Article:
The Korea Herald


Two vastly different 'Romeo and Juliet' ballets take to stage in May

By Hwang Dong-hee

Published : March 31, 2024 - 16:17

    • Link copied

Universal Ballet's production of Universal Ballet's production of "Romeo and Juliet" (Universal Ballet)

In May, Seoul will host two different ballet productions of Shakespeare's timeless masterpiece, "Romeo and Juliet."

Universal Ballet's "Romeo and Juliet" choreographed by Kenneth MacMillan will grace the stage of the Seoul Arts Center’s Opera Theater from May 10 to May 12.

The production, for which Universal Ballet acquired the performance rights in Korea in 2012, will return to the stage after its last performances in 2016 and 2012.

On May 10 at 7:30 p.m. and May 12 at 7 p.m., American Ballet Theater’s principal dancers Seo Hee and Daniel Camargo will grace the stage. Seo, the first Asian to be appointed a principal dancer at the ABT, will mark her first performance in Korea after 11 years, her last one here being for Universal Ballet in "Onegin" in 2013.

Universal Ballet's principal dancers Kang Mi-sun -- the winner of last year's Benois de la Danse -- and Rhee Hyon-jun, will perform on May 11 at 2 p.m.

For the remaining performances on May 11 at 7 p.m. and May 12 at 2 p.m., a new Juliet will be selected through auditions conducted by a director visiting Korea from the Kenneth MacMillan Foundation, according to the Universal Ballet.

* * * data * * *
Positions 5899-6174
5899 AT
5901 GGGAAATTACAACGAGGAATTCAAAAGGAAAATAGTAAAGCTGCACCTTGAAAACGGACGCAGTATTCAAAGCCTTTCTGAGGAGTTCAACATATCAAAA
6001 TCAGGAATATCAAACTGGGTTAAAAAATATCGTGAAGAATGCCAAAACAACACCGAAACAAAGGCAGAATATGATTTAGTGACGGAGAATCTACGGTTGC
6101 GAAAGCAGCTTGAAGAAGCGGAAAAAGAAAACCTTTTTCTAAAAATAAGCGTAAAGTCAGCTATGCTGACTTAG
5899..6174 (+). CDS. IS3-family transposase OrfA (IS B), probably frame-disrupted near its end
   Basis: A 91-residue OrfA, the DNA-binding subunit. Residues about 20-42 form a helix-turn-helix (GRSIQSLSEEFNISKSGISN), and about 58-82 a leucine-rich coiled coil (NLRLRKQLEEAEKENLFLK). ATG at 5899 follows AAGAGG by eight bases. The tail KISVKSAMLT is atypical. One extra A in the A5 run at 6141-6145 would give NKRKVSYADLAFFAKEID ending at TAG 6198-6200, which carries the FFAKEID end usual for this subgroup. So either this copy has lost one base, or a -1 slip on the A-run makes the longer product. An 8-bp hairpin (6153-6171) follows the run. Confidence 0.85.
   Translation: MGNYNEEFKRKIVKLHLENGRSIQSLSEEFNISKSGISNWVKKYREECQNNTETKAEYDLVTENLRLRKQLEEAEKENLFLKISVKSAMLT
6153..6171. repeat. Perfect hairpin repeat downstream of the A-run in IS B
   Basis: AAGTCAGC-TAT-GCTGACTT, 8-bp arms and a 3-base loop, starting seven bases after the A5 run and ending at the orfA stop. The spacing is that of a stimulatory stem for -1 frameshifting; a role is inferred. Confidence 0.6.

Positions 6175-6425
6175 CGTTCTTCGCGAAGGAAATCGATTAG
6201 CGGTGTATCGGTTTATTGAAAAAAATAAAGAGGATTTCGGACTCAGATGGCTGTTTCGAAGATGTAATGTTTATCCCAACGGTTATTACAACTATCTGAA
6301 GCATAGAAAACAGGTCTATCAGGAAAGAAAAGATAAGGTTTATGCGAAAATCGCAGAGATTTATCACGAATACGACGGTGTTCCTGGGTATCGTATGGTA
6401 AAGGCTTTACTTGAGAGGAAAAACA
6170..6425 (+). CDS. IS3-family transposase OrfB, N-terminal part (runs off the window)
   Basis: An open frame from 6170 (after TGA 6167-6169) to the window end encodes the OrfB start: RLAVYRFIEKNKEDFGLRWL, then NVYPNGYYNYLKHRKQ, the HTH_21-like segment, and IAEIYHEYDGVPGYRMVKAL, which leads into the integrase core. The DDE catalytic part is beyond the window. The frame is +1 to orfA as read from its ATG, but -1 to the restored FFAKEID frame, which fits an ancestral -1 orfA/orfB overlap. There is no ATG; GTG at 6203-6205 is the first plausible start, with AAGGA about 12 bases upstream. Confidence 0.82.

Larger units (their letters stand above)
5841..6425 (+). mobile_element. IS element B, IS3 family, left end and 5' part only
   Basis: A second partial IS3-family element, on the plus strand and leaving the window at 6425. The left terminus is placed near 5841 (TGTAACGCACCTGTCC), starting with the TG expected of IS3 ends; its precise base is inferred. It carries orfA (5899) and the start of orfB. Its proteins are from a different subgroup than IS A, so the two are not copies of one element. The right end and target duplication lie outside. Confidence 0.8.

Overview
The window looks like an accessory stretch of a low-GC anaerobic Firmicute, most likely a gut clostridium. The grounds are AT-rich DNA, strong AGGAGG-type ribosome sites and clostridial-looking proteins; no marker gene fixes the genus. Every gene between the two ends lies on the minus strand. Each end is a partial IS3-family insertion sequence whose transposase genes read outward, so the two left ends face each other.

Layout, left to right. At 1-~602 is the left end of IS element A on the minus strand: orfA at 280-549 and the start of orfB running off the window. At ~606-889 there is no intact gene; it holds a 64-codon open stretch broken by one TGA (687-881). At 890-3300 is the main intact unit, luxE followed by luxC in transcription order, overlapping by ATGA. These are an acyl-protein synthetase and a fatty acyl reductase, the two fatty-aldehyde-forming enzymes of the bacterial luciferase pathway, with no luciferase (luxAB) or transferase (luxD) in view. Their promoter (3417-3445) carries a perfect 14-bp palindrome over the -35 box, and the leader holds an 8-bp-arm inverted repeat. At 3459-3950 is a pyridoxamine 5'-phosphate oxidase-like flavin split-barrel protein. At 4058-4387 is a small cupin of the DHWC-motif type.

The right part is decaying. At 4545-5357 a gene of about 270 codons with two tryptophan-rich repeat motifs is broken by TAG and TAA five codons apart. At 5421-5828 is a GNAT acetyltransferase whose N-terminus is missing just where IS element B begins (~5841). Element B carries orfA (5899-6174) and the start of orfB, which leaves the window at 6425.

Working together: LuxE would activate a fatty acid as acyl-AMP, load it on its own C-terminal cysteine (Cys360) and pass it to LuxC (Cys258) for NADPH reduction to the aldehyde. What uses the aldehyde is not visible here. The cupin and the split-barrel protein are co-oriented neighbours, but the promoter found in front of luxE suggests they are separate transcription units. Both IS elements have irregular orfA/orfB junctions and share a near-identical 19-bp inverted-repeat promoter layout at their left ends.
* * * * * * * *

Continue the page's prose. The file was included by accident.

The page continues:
MacMillan’s "Romeo and Juliet" premiered at the Royal Opera House in 1965, with Sergei S. Prokofiev’s music. Among the many adaptations, MacMillan's rendition stands out for its faithful portrayal of Shakespeare's original tragedy.

The production portrays Juliet as a headstrong, passionate girl who makes all the crucial decisions: having a secret marriage in defiance of her parent’s wishes, taking Friar Lawrence’s potion and joining Romeo in death.

Matthew Bourne's Matthew Bourne's "Romeo and Juliet" (LG Arts Center)

‘Romeo and Juliet’ as a story of modern youth

British choreographer Matthew Bourne's "Romeo and Juliet," making its Korean premiere at the LG Arts Center in Seoul from May 8 to May 19, reimagines Shakespeare’s tragic romance and Prokofiev’s ballet masterpiece through a contemporary lens.

The piece is set in the near future at the Verona Institute, a reformatory for teenagers, tightly watched over by security guards.

Romeo and Juliet meet and fall in love, vividly capturing the passion, energy, recklessness and pain of youth. It boldly addresses the issues faced by today's teens such as drugs, trauma, depression, abuse and sexual identity.

Slight changes have been made to Prokofiev's score with composer Terry Davies and a 15-member ensemble participating in rearranging the sequence of 30 of the original 51 scores and adding five new pieces.

Renowned for his creative, modern reinterpretations of classical ballet, Bourne, a nine-time Olivier Award winner, has consistently challenged conventions. In his 1995 production of “Swan Lake,” he introduced muscular male swans.

“Romeo and Juliet” is Bourne’s ninth performance in Korea after “Swan Lake” in 2019.